Archives for January 2012

Downton Abbey’s Landscape Looks Like Chatsworth

I have enjoyed a few episodes of the PBS TV program Downton Abbey.

When I see the manor house in its grassy setting in the program’s opening, the  landscape reminds me of Chatsworth in northern England.

England's Highclere Castle, location for the TV series 'Downton Abbey'.

Chatsworth is the classic landscape  that has survived three hundred years.  It features an extensive lawn,  a rock garden bigger than you’ve ever seen, a cascading water feature, a conservatory, as well as several sculptured pieces throughout the gardens.

Recently in London’s Telegraph the Duke and Duchess of Devonshire, who are the owners of Chatsworth, talked about how there is renewed interest in Chatsworth because of of the TV series Downton Abbey.

I can understand that.

Chatsworth represents the classic English landscape, developed over decades and maintained to the present day like a living museum.

The actual setting for the show is Highclere Castle, home of the Earl and Countess of Carnarvon, whose castle is located one hour from London.  The house dates to the nineteenth century, but its landscape design began much earlier.

What the show is doing of course is giving millions of viewers a sense of the classic English garden style.

The Formal English Garden Returned at the End of the Nineteenth Century

In 1879 Rochester, NY seedsman James Vick included this formal garden design in his magazine [below].  Though carpet bedding and the wild garden were current topics at that time, the insertion of this image indicated some gardeners preferred a more formal look to the landscape.

 

 

 

 

By the end of the nineteenth century English landscape architect Reginald Bloomfield promoted a return to the  formal look to the garden.  He rejected  the naturalistic design proposed by the landscape gardeners like William Robinson and the perennial borders of Gertrude Jekyll as well as the elaborate vulgarities of the Victorian garden style like carpet bedding.

Reginald Bloomfield (1856-1942)

In the early 1890s Bloomfield wrote in his book  The Formal Garden in England : “Until quite recently little attention has been paid to the formal garden.”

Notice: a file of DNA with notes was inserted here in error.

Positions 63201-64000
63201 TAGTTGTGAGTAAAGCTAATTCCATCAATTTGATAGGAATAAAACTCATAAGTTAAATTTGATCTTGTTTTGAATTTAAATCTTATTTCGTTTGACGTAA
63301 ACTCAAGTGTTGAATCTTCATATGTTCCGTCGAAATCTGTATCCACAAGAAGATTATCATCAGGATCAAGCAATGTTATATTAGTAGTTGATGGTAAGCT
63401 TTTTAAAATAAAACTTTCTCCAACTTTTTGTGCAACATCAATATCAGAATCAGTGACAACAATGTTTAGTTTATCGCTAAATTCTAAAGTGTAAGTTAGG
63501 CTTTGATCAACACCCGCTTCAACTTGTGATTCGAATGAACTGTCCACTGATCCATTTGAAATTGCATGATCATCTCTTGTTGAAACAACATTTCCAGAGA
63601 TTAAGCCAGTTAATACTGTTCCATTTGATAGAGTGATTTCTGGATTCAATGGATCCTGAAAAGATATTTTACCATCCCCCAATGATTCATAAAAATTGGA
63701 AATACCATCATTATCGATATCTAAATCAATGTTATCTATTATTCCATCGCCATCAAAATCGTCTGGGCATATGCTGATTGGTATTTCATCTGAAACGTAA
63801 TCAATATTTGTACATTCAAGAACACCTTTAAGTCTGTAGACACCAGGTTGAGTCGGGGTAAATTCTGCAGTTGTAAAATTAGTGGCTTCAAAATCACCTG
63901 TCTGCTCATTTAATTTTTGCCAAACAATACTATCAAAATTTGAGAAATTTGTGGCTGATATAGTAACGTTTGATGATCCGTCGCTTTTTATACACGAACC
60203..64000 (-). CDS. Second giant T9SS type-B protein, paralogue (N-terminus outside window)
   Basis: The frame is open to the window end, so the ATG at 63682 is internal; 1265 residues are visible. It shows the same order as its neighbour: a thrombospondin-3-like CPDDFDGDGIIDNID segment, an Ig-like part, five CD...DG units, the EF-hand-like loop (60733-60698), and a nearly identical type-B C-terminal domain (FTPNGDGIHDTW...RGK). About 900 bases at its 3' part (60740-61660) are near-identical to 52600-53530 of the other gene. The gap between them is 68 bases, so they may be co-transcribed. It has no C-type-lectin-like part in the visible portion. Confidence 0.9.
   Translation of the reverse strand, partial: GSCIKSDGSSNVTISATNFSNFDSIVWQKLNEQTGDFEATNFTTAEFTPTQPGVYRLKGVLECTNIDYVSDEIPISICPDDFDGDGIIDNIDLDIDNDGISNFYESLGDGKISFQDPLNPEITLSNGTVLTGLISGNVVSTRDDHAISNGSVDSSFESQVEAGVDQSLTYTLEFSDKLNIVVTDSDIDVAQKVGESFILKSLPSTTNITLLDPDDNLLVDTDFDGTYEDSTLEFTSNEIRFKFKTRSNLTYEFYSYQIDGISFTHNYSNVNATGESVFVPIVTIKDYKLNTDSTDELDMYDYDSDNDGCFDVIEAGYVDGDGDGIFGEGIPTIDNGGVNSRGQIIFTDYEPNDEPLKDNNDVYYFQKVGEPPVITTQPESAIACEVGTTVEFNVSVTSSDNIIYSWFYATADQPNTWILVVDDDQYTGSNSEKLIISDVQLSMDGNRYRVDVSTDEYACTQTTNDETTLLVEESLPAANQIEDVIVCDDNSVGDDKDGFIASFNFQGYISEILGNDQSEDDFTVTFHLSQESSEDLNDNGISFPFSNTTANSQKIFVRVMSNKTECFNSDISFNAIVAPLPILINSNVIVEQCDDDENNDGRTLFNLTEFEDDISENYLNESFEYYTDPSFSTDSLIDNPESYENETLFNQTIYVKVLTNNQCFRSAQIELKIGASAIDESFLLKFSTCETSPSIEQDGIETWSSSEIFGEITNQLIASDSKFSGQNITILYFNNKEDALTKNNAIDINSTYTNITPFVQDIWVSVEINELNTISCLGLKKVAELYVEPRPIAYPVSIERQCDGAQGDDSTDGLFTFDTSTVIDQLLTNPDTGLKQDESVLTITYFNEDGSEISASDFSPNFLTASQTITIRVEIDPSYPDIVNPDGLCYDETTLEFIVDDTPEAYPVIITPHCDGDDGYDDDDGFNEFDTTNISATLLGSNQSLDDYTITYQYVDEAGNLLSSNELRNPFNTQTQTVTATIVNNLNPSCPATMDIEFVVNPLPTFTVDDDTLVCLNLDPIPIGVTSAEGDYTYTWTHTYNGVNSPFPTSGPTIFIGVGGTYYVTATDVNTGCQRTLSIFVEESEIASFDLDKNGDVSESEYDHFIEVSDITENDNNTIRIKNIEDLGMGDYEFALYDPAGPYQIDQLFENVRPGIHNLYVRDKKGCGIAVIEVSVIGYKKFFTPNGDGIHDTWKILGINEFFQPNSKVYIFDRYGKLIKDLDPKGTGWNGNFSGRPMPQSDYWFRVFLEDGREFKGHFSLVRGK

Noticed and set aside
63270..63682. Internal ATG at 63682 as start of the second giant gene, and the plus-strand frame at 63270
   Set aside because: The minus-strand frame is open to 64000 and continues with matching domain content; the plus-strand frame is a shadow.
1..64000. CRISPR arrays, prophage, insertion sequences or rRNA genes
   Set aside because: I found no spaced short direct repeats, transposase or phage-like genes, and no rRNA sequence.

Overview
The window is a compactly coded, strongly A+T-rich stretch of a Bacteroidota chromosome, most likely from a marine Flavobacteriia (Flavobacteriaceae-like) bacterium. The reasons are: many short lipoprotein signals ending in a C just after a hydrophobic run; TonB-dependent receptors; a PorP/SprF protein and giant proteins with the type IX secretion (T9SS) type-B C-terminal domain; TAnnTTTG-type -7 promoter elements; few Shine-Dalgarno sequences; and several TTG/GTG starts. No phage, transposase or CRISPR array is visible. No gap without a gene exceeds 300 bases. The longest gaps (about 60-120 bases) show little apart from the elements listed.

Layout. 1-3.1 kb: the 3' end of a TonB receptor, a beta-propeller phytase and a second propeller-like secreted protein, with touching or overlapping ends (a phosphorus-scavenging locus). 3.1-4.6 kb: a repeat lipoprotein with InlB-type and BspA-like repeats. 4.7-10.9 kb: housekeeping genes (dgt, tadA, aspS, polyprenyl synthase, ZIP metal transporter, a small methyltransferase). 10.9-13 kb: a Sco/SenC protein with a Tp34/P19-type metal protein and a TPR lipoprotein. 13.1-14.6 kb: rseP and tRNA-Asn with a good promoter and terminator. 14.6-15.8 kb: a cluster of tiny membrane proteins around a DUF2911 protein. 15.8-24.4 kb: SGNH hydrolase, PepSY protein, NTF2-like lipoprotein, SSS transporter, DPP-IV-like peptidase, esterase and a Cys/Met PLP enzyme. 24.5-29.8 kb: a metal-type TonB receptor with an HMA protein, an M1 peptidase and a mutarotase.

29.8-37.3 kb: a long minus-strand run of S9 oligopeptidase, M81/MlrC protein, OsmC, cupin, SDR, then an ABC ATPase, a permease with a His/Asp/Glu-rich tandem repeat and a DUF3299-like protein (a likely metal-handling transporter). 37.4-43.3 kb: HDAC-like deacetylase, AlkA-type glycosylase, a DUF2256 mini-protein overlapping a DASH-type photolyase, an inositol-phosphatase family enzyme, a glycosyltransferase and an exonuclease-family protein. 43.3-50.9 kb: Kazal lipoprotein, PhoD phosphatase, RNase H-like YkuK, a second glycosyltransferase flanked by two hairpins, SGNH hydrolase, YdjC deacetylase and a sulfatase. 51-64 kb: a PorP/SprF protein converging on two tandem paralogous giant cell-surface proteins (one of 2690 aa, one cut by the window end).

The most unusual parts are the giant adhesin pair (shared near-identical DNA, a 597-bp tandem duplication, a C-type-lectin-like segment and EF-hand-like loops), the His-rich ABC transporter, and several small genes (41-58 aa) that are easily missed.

He saw it as his duty to restore the formal garden design to the English landscape which he preferred to the naturalistic style, favored by landscape designers for decades.

Bloomfield wrote: “Till the end of the eighteenth century a tradition of good taste existed in England-a tradition not confined to any one class, but shown not less in the sampler of the village school than in the architecture of the great lord’s house.”

So a battle between proponents of the naturalistic design and the formal design surfaced at a time when gardeners were looking for direction. Do I choose the one or the other?

With Bloomfield there was no question.

Today we think either style may be appropriate for a particular site, and perhaps a combination of the two.

The English move to a formal garden design also happened in America with landscape architects like Charles Platt.

So the choice between the naturalistic view and the formal view took sides at the turn of the century both in England and America.

The situation is not much different today when the homeowner faces the question of a formal garden versus one with a more naturalistic bent, including less lawn and more native plants.

 

What Did Cardinal Newman Say about Gardening?

During England’s Victorian period learning became equated with living a moral life. Books and magazines became important.

At the same time among the middle class a quest for knowledge about gardening emerged.